We regret to inform you that there is no late seating for any performance of The Dallas Opera. This is a courtesy to both the singers and other members of the audience. If you should happen to arrive after the opera has begun, you will be asked to view the performance on a closed-circuit television monitor, conveniently located in the lobby, until first intermission. In order to get the most out of your opera experience, it’s really important to arrive prior to curtain time. Evening performances typically begin at 7:30 PM and matinées at 2:00 PM, but sometimes earlier if the opera is long. For details, find your performance’s page here.
I’d rather not drive — can I use public transportation?
Yes, indeed! Whether you’re coming from far North Dallas or the other side of the Trinity River, you can arrive at the Margot and Bill Winspear Opera House by DART rail, exiting at the Pearl Street DART station located just a few short blocks from the Grand Portico.
We got here early. What is there to do?
Congratulate yourself! You’ll be cool, calm and collected when the curtain goes up. The Dallas Opera offers a FREE informational discussion in Hammon Hall one hour prior to each performance. Pre-performance dining options are located at nearby One Arts Plaza, in Uptown and elsewhere within the Arts District. Be sure to stroll the Grand Lobby and the Grand Portico, or check out the activity in nearby Annette Strauss Artist Square, as well as the Elaine D. and Charles A. Sammons Park. People-watching is a traditional part of opera-going!
What about after we take our seats?
First and foremost, relax! It’s time to let go of the stresses and strains of the day and reward yourself. Some people like to take the minutes before a performance to share an intimate conversation with their seatmate. Others prefer to look over the program book, read the synopsis or articles designed to enhance the opera-going experience, or find out how many intermissions they can expect. Please don’t forget to turn off your cellphone, and if you plan to have a lozenge or hard candy handy to soothe a ticklish throat, now’s the time to fish it out of your pocket or purse.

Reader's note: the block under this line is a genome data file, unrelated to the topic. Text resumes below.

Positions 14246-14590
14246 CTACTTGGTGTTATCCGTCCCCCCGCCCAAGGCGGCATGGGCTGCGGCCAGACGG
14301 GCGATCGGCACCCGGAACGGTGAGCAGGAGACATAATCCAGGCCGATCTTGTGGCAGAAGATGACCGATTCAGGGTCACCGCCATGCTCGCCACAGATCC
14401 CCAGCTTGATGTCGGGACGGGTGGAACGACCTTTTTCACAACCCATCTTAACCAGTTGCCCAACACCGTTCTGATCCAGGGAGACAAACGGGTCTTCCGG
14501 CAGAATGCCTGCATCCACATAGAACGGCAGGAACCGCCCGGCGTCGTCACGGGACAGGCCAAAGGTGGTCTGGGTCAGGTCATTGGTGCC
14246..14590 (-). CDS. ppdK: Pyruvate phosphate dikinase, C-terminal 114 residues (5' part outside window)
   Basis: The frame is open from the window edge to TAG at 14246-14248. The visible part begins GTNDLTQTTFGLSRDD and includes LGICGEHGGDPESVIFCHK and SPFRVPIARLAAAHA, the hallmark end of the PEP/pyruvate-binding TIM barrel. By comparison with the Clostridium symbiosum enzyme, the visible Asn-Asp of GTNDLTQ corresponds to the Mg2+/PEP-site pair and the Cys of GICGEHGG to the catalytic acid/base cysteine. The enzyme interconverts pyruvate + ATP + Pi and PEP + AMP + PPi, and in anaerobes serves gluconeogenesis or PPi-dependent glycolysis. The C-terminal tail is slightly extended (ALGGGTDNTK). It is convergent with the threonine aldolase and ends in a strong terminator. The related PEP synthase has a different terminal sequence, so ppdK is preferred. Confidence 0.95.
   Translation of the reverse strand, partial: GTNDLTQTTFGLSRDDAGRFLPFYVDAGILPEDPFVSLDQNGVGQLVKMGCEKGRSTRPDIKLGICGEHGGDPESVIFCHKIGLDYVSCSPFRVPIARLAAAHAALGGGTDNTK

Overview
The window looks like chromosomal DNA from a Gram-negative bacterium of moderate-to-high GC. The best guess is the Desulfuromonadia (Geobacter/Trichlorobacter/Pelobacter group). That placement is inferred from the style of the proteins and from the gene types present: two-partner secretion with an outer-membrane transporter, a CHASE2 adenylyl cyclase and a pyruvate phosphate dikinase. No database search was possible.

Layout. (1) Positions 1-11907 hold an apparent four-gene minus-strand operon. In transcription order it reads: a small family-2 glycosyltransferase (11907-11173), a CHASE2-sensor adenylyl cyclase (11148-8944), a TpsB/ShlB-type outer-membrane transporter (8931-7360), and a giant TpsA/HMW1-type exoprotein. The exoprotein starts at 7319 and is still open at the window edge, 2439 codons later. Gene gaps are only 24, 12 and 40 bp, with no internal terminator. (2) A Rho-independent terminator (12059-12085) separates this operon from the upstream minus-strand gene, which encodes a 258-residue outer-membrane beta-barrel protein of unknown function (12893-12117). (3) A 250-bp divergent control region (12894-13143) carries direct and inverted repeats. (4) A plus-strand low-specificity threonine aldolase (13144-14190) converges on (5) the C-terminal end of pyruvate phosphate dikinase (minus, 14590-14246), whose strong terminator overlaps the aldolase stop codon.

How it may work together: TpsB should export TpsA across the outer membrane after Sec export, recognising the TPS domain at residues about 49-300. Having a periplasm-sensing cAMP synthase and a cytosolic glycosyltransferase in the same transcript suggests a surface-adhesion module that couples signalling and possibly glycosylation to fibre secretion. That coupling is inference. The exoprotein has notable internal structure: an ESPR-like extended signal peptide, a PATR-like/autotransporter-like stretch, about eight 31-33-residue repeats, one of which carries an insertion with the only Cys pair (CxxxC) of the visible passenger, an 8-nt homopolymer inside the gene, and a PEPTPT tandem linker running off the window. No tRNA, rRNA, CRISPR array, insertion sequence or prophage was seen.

How long will the performance last?
It depends on the production. In general, you can expect an opera to last between two-and-a-half and three hours, including intermissions. Works by certain composers, like Richard Wagner, can run longer. For details, find your performance’s page here.
When should I applaud?
For an opera singer, the only thing better than giving a great performance is to have it acknowledged by an appreciative audience. However, your applause needs to wait until the performer has finished singing. If in doubt, hold your applause until the people around you begin to clap. If you are extra enthusiastic about what you’ve just heard, feel free to shout “Bravo!” if the singer is a man, and “Brava!” for a lady. Of course, there is always applause at the end of each act and opportunities for curtain calls, stamping, whistling and standing ovations at the end of each opera. Go for it!
Is it okay to laugh?
Yes, certainly! If it’s funny!
What can we expect at intermission?
Intermissions at The Dallas Opera are twenty minutes long, unless the program indicates otherwise. You are encouraged to purchase additional tickets at the box office (open during the first intermission) or relax and enjoy a drink with your friends. Announcements will let you know that the intermission is ending and it’s time to turn off your cellphone and return to your seat. Once the doors are closed, you will not be allowed to enter the performance hall.
What if I have to leave the auditorium during the performance?
Please try to do so as discreetly and quietly as possible, for the sake of other patrons. And be aware that once you have left the auditorium, we cannot allow you to return until the next intermission; however, you are welcome to sit and view the performance on a closed-circuit monitor in the lobby.
How will we know when the opera is over?
There are two clues to watch for: a wild outpouring of applause, cheers, and whistles and — simultaneously — the sight of select audience members sprinting up the aisles at the speed of light. If you feel elated following the performance, show it! Now’s your chance to cheer, whistle and stomp to your heart’s content! The artists love it, of course.
Where can I find out more about this opera?
Start here or ask at your local library. And welcome to the incredible world of opera!